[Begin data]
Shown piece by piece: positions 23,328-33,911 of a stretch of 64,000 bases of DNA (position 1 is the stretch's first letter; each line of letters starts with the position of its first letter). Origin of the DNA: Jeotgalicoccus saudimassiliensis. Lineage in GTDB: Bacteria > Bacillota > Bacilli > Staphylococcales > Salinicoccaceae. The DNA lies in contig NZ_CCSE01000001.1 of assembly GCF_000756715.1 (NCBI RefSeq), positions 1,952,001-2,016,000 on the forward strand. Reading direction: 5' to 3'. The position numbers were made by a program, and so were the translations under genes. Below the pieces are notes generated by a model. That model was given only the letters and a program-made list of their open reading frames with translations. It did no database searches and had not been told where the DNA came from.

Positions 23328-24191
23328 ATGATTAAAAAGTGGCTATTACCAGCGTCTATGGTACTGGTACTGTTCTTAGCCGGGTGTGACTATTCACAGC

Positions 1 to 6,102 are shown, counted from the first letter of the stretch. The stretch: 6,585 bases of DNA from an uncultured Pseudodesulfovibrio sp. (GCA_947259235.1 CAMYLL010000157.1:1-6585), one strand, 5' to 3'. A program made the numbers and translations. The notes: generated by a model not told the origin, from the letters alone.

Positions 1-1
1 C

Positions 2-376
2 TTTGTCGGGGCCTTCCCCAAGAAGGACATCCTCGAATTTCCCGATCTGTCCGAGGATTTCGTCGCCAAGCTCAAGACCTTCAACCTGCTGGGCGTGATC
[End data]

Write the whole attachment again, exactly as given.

Shown piece by piece: positions 23,328-33,911 of a stretch of 64,000 bases of DNA (position 1 is the stretch's first letter; each line of letters starts with the position of its first letter). Origin of the DNA: Jeotgalicoccus saudimassiliensis. Lineage in GTDB: Bacteria > Bacillota > Bacilli > Staphylococcales > Salinicoccaceae. The DNA lies in contig NZ_CCSE01000001.1 of assembly GCF_000756715.1 (NCBI RefSeq), positions 1,952,001-2,016,000 on the forward strand. Reading direction: 5' to 3'. The position numbers were made by a program, and so were the translations under genes. Below the pieces are notes generated by a model. That model was given only the letters and a program-made list of their open reading frames with translations. It did no database searches and had not been told where the DNA came from.

Positions 23328-24191
23328 ATGATTAAAAAGTGGCTATTACCAGCGTCTATGGTACTGGTACTGTTCTTAGCCGGGTGTGACTATTCACAGC

Positions 1 to 6,102 are shown, counted from the first letter of the stretch. The stretch: 6,585 bases of DNA from an uncultured Pseudodesulfovibrio sp. (GCA_947259235.1 CAMYLL010000157.1:1-6585), one strand, 5' to 3'. A program made the numbers and translations. The notes: generated by a model not told the origin, from the letters alone.

Positions 1-1
1 C

Positions 2-376
2 TTTGTCGGGGCCTTCCCCAAGAAGGACATCCTCGAATTTCCCGATCTGTCCGAGGATTTCGTCGCCAAGCTCAAGACCTTCAACCTGCTGGGCGTGATC